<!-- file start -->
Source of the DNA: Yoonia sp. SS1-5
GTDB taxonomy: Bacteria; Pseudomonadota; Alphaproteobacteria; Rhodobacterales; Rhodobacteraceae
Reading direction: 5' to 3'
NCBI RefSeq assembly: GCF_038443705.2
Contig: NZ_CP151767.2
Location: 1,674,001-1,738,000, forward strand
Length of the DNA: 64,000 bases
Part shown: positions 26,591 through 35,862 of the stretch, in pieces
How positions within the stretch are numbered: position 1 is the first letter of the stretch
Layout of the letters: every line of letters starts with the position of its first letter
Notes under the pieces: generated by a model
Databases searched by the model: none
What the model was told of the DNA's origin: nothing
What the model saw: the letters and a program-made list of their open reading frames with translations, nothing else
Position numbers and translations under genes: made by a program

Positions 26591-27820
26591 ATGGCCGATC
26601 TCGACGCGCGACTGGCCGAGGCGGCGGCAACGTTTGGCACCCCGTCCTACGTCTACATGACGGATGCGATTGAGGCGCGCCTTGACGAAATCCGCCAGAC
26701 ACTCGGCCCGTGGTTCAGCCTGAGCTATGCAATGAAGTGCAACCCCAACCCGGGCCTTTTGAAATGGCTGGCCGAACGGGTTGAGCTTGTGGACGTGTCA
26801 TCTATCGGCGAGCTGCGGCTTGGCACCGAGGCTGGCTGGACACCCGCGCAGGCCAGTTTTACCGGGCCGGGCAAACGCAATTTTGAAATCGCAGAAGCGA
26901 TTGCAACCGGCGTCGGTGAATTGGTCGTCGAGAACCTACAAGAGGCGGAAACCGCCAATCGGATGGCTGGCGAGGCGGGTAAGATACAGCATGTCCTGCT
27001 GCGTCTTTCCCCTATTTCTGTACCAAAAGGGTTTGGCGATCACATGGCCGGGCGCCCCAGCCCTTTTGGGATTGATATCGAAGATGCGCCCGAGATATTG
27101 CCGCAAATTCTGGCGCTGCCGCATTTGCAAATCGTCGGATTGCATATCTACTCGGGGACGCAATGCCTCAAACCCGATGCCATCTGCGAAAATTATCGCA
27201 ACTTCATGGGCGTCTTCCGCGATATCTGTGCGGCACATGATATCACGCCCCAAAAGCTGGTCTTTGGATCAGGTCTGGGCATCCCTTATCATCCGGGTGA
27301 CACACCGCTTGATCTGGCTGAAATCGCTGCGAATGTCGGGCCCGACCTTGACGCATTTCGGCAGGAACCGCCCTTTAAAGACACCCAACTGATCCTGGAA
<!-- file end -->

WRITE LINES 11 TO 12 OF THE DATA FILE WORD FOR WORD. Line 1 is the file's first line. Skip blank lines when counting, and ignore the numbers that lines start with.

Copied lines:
Notes under the pieces: generated by a model
Databases searched by the model: none